It’s pretty clear some resources are being exhausted, so keep looking for what that could be.
Do you know how to measure the size of processes, such as the mono ones doing Duplicati?
One Linux user was observing memory growth although we don’t know exactly the operation.

A little too vague, though I have some guesses of similar ones.

looks like (on mine) the same as the Started to Completed time I posted. It still leaves open the
question of whether there’s some other work such as decryption that might be pushing time up.

2022-10-17 16:52:39 -04 - [Profiling-Timer.Finished-Duplicati.Library.Main.BackendManager-RemoteOperationGet]: RemoteOperationGet took 0:00:00:06.617

If that’s true of the external drive, then how a source error damages a DB gets more mysterious,
although the definition of “corrupted” DB being used here isn’t the usual one that one would use.

as does disk congestion, which is why I’ve been asking. There’s a CLI-based test I described too.

Make sure you understand my comment on CPU cores, but if normal use means not straining for
database recreate or something, are you saying that slows things down but all monitors look fine?

If you somehow back it up during backup, it goes instantly obsolete, as it’s changing during backup.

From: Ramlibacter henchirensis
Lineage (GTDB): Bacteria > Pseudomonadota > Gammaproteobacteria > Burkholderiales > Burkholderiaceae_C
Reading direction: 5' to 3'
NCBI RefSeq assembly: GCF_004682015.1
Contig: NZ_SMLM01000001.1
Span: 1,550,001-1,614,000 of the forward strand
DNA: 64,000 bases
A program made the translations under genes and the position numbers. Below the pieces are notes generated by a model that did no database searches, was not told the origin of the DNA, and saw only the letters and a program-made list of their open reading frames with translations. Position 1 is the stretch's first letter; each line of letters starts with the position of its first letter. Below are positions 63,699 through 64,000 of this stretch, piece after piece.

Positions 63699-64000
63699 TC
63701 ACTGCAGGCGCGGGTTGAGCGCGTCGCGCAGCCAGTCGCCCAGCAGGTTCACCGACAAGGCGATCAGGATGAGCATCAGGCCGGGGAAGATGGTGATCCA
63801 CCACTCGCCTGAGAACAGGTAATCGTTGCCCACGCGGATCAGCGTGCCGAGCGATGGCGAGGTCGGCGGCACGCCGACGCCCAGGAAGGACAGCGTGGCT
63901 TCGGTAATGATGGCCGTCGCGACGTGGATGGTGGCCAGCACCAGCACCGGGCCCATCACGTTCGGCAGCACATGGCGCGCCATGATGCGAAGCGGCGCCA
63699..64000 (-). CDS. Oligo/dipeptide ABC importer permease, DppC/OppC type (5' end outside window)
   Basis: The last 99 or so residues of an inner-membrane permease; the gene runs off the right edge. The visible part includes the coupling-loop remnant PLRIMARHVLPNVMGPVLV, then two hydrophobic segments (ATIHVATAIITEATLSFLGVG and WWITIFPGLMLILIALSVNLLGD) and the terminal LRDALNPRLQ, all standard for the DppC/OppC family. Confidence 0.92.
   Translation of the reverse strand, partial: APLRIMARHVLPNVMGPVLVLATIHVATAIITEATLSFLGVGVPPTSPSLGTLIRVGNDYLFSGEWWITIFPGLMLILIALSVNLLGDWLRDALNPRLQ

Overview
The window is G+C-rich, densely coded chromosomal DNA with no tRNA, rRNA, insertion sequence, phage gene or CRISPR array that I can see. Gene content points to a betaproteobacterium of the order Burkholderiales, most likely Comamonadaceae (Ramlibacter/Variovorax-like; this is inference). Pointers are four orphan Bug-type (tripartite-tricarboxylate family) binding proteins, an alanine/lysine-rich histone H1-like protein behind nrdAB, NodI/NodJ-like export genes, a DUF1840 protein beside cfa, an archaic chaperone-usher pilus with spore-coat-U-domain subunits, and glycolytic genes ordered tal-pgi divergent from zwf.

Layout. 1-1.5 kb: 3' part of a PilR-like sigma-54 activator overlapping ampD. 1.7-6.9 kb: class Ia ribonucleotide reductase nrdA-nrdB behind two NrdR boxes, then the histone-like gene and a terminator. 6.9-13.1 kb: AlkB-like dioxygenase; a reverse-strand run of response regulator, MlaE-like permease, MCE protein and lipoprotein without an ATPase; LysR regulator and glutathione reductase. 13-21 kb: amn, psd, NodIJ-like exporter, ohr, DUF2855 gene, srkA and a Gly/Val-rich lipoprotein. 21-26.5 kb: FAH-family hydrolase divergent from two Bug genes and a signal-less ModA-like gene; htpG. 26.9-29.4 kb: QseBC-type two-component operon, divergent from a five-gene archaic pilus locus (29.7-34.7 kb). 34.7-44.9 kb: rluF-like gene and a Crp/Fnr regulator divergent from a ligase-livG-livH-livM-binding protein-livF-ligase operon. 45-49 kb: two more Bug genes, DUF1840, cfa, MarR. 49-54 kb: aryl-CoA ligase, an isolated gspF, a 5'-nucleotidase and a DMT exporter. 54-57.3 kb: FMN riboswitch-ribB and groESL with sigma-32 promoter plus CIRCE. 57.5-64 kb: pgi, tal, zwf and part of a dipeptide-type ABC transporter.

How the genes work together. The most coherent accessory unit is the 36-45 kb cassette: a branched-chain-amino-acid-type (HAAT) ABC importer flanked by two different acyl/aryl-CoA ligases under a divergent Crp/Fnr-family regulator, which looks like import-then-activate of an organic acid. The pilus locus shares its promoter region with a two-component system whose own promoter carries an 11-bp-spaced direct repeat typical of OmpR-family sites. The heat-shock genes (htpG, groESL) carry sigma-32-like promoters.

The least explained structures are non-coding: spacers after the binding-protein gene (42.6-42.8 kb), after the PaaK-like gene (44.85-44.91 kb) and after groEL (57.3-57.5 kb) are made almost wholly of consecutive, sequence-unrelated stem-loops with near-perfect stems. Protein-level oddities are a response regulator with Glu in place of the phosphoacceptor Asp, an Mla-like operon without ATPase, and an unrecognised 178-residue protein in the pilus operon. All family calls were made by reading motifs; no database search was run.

If you back it up while idle and restore a stale copy later, it mismatches and Repair hurts destination.
Database and destination must always match, e.g. you can copy it with Duplicati script after backup.
Configuration data in Duplicati-server.sqlite is less active but usually you Export and save the config.

To soften the impact a little, if space allows and old one is still intact, save it for if you need older files.
Newer one with a better blocksize and who knows what other old problems removed may work better.
Sometimes hidden damage may be possible and reveal itself in a few ways, e.g. dblock downloading.

I can think of an ISP action that would be a lot worse than that. It’s nice that yours wasn’t very upset…

if the block size is at the default value, that is, 100K, with a total data size of 6 TB, that would mean 60 Millions blocks to manage. Database size could be about well, maybe 30 GB ? In the abstract, such database size could work all right with simple, optimized queries. But with the current queries it’s way too much. Recreating backup with a block size of 5 Mb would reduce the block number to about 1.5 M and that would be much more manageable.